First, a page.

Significance of the Small Lumbar Spinal Canal: Cauda Equina Compression Syndromes Due to Spondylosis
Part 3: Intermittent Claudication
Charles B. Wilson
The Herbert Olivecrona Lecture
Charles B. Wilson
✓ The author reviews his experience with surgical treatment of 1000 pituitary tumors, the majority of which were endocrine-active. The criteria of grading, the microsurgical technique used, and the postoperative results are presented. The mortality rate was 0.2% overall, with no deaths in the group of 774 patients with endocrine-active adenomas.
The Richard C. Schneider Lecture
Charles B. Wilson
✓ The author reviews the molecular genetics, pathology, and cell kinetics of meningiomas and the role that regional multiplicity in the dura mater may play in their recurrence. Malignant and radiation-induced meningiomas are discussed, with summaries of series of 60 patients with frankly malignant lesions treated over a period of 22 years at the University of California, San Francisco, and of 10 patients with meningiomas induced by high-dose radiation therapy. Reviewing a 23-year series of 140 patients with subtotally removed meningiomas who were treated postoperatively with radiation, the author recommends that, with meticulous technique, irradiation is effective in preventing the regrowth of subtotally removed benign meningiomas and of all malignant meningiomas. Adoption of both the microscopical cytological grading system proposed by Jääskeläinen's group in Helsinki and the classification of operations proposed by Donald Simpson is also recommended. Wide removal of dura adjacent to meningioma reduces the risk of recurrence, and determination of the bromodeoxyuridine labeling index provides a valid basis for planning treatment and follow-up evaluations. Increased awareness is necessary for early recognition of radiation-induced meningiomas in patients at risk for developing such tumors. For meningiomas in such sites as the parasellar region and the posterior fossa, conservative removal of tumor followed by irradiation is advocated in preference to a radical operation that may cause neurological injury without being curative.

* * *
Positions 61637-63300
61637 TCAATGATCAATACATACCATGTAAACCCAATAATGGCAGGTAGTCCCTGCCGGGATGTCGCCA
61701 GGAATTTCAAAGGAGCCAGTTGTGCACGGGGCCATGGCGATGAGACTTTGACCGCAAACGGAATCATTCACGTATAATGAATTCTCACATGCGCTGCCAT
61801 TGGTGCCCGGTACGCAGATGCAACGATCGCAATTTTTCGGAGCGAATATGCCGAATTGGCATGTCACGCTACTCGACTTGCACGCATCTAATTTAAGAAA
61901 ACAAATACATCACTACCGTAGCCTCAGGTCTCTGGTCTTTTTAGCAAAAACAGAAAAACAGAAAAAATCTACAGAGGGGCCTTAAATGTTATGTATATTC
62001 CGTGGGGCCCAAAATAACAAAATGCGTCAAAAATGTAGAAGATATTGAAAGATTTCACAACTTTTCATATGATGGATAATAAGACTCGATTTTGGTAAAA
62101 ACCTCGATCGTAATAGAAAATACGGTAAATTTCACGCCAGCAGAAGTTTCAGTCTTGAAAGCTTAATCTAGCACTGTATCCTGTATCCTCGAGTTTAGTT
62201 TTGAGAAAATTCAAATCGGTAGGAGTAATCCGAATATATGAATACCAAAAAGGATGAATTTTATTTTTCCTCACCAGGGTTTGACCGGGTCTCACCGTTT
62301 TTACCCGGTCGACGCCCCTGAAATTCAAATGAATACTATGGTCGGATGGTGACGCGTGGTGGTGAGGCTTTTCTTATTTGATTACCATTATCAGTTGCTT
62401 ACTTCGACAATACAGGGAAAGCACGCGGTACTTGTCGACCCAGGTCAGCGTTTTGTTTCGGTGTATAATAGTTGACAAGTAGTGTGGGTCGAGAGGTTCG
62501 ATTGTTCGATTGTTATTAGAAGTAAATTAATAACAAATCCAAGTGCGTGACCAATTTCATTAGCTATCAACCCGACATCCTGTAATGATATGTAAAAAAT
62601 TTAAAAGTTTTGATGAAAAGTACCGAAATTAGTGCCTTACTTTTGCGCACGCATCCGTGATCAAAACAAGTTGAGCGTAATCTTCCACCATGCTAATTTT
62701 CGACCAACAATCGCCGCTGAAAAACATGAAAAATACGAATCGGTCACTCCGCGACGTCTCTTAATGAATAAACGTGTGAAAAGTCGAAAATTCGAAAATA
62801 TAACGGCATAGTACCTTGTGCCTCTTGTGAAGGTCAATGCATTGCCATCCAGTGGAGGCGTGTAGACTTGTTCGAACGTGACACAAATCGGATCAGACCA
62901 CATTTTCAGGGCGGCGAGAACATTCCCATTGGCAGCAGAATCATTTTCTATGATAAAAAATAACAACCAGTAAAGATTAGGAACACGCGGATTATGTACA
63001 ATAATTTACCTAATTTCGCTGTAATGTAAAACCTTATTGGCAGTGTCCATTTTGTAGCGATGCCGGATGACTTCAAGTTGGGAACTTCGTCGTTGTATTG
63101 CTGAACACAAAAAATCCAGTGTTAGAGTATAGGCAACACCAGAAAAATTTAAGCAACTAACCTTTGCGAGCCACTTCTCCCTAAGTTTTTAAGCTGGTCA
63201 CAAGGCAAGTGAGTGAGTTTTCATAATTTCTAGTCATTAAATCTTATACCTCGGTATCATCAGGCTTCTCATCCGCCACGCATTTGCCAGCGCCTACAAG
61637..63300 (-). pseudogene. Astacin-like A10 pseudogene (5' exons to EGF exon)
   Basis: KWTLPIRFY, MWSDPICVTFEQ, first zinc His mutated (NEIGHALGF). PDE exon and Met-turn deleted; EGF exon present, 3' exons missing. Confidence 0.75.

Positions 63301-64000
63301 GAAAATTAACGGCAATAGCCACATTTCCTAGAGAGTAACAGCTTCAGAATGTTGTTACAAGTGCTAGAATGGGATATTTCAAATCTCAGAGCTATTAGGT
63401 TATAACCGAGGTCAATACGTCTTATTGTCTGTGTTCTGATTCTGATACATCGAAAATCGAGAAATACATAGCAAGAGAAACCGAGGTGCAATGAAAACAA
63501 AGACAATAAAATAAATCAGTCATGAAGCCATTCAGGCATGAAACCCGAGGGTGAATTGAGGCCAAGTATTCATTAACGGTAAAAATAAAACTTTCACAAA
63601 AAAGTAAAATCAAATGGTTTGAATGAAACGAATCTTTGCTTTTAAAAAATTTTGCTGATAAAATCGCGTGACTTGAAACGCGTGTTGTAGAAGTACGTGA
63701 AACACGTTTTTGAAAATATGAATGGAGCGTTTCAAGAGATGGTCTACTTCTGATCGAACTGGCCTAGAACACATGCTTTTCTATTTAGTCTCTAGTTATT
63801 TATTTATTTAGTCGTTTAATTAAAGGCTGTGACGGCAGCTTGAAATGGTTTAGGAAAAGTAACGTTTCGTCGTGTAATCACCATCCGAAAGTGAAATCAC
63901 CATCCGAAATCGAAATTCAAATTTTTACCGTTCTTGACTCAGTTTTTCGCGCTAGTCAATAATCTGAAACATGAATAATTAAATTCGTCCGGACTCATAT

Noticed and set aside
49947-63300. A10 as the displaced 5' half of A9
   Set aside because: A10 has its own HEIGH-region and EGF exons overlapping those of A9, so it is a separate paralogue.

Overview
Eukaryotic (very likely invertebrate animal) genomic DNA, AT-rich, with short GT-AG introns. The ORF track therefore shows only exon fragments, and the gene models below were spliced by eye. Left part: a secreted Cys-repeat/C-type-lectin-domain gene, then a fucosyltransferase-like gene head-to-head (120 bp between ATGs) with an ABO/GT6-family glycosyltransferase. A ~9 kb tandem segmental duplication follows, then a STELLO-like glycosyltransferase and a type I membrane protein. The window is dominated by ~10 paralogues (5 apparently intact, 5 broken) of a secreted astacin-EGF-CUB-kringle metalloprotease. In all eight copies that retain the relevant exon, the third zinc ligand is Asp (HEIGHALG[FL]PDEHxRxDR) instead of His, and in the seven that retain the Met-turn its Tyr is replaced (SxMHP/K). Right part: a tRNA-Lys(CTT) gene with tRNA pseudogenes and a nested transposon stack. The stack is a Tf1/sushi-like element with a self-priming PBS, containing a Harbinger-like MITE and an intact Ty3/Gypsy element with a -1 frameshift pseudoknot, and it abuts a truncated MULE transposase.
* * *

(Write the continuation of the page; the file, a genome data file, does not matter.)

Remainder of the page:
Charles S. Cobbs and Charles B. Wilson
✓ The authors present a rare entity, an intrasellar cavernous hemangioma that on neuroimages mimicked a nonfunctioning pituitary macroadenoma in a patient with a known orbital hemangioma. Such lesions can grow extraaxially within the dural sinuses, particularly the cavernous sinus, and present like tumors. A better understanding of the neuroimaging, clinical, and anatomical features of these lesions may prevent difficulties in management.
Joshua B. Bederson and Charles B. Wilson